I was benchmarking some code, and I could not get it to run as fast as with java.math.BigInteger, even when using the exact same algorithm. So I copied java.math.BigInteger source into my own package and tried this:

//import java.math.BigInteger;

public class MultiplyTest {
    public static void main(String[] args) {
        Random r = new Random(1);
        long tm = 0, count = 0,result=0;
        for (int i = 0; i < 400000; i++) {
            int s1 = 400, s2 = 400;
            BigInteger a = new BigInteger(s1 * 8, r), b = new BigInteger(s2 * 8, r);
            long tm1 = System.nanoTime();
            BigInteger c = a.multiply(b);
            if (i > 100000) {
                tm += System.nanoTime() - tm1;
        System.out.println((tm / count) + "nsec/mul");

When I run this (jdk 1.8.0_144-b01 on MacOS) it outputs:


When I run it with the import line uncommented:


It's almost three times as fast when using the JDK version of BigInteger versus my version, even if it's using the exact same code.

I've examined the bytecode with javap, and compared compiler output when running with options:

-Xbatch -XX:-TieredCompilation -XX:+PrintCompilation -XX:+UnlockDiagnosticVMOptions 
-XX:+PrintInlining -XX:CICompilerCount=1

and both versions seem to generate the same code. So is hotspot using some precomputed optimisations that I can't use in my code? I always understood that they don't. What explains this difference?

  • 31
    Interesting. 1. Is the result consistent (or just lucky random )? 2. Can you try after warming JVM up ? 3. Can you eliminate random factor and provide same dataset as input for both the test ? – jmj Aug 28 '17 at 5:59
  • 7
    Did you try running your benchmark with JMH openjdk.java.net/projects/code-tools/jmh ? It is not that easy to make measurements correctly manually (warm up and all that stuff). – Roman Puchkovskiy Aug 28 '17 at 6:09
  • 2
    Yes it is very consistent. If I let it run for 10 minutes I still get the same difference. The fixed random seed ensures that both runs get the same dataset. – Koen Hendrikx Aug 28 '17 at 6:11
  • 5
    You probably still want JMH, just in case. And you should put up your modified BigInteger somewhere so people can reproduce your test and verify you're running what you think you're running. – pvg Aug 28 '17 at 6:14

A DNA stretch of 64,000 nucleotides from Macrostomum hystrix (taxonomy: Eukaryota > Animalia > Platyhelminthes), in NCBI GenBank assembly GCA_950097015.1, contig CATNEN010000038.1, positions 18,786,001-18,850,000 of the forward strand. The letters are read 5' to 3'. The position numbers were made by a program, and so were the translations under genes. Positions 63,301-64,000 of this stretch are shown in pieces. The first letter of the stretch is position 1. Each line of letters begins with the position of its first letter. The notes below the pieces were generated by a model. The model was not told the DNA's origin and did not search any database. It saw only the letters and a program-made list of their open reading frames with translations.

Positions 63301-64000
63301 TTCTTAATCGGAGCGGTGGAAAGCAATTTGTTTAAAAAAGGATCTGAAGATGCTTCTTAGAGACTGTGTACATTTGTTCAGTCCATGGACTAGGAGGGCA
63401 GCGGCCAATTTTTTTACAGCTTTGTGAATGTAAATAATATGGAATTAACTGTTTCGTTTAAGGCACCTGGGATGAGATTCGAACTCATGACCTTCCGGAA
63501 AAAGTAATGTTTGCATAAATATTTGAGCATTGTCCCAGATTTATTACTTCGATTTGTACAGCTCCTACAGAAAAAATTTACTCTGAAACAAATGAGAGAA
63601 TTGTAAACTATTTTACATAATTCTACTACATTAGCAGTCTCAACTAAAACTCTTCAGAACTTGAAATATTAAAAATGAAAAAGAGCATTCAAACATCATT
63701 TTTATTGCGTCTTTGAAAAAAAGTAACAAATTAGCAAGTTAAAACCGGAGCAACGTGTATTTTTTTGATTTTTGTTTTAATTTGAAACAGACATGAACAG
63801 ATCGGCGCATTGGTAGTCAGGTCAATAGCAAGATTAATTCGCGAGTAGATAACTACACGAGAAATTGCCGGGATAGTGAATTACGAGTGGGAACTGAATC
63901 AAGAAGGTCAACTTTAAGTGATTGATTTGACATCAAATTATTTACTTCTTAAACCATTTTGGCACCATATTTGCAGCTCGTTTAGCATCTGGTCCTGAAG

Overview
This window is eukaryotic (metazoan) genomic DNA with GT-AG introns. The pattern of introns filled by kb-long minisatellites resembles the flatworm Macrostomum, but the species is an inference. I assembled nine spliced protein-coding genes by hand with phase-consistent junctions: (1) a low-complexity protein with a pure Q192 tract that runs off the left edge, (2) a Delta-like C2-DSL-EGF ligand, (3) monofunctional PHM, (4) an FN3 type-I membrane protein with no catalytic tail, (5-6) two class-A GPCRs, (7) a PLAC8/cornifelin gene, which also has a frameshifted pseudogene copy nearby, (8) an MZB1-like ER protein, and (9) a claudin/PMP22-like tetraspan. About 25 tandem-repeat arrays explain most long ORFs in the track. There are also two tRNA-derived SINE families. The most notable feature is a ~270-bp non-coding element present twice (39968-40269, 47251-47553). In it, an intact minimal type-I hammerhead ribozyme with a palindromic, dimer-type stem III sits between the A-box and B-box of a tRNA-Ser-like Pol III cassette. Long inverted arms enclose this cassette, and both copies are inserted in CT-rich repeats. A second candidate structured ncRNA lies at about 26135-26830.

Yes, HotSpot JVM is kind of "cheating", because it has a special version of some BigInteger methods that you won't find in Java code. These methods are called JVM intrinsics.

In particular, BigInteger.multiplyToLen is an instrinsic method in HotSpot. There is a special hand-coded assembly implementation in JVM source base, but only for x86-64 architecture.

You may disable this instrinsic with -XX:-UseMultiplyToLenIntrinsic option to force JVM to use pure Java implementation. In this case the performance will be similar to the performance of your copied code.

P.S. Here is a list of other HotSpot intrinsic methods.


In Java 8 this is indeed an intrinsic method; a slightly modified version of the method:

 private static BigInteger test() {

    Random r = new Random(1);
    BigInteger c = null;
    for (int i = 0; i < 400000; i++) {
        int s1 = 400, s2 = 400;
        BigInteger a = new BigInteger(s1 * 8, r), b = new BigInteger(s2 * 8, r);
        c = a.multiply(b);
    return c;

Running this with:

 java -XX:+UnlockDiagnosticVMOptions  

This will print lots of lines and one of them will be:

 java.math.BigInteger::multiplyToLen (216 bytes)   (intrinsic)

In Java 9 on the other hand that method seems to not be an intrinsic anymore, but in turn it calls a method that is an intrinsic:

 private static int[] implMultiplyToLen

So running the same code under Java 9 (with the same parameters) will reveal:

java.math.BigInteger::implMultiplyToLen (216 bytes)   (intrinsic)

Underneath it's the same code for the method - just a slightly different naming.


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